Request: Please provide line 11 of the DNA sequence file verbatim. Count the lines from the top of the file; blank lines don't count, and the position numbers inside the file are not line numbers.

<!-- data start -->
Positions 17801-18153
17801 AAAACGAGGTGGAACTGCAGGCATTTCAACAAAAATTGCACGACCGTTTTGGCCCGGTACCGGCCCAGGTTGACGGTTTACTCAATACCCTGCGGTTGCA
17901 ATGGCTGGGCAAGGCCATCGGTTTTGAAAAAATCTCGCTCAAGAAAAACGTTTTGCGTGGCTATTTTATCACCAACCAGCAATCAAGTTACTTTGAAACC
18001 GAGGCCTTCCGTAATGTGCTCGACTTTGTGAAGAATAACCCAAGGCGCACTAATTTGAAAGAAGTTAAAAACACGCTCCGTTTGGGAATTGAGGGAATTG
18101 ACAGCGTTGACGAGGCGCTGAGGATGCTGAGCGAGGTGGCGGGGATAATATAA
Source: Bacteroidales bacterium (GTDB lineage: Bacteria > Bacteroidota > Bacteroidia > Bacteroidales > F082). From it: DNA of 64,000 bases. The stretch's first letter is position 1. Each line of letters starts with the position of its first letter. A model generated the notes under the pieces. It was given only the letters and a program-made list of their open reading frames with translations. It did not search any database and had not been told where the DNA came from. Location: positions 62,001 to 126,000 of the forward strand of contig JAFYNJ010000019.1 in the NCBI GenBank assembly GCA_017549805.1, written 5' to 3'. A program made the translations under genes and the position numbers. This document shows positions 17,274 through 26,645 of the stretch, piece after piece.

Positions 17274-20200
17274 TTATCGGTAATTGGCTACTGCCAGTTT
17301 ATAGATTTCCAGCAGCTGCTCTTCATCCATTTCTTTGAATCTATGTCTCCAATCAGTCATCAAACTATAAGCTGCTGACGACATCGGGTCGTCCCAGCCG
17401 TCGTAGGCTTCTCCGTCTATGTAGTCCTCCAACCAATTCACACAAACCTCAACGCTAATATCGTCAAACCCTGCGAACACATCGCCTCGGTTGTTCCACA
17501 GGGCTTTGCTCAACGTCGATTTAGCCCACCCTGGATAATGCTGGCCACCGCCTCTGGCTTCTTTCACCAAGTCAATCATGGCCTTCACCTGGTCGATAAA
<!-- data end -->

17501 GGGCTTTGCTCAACGTCGATTTAGCCCACCCTGGATAATGCTGGCCACCGCCTCTGGCTTCTTTCACCAAGTCAATCATGGCCTTCACCTGGTCGATAAA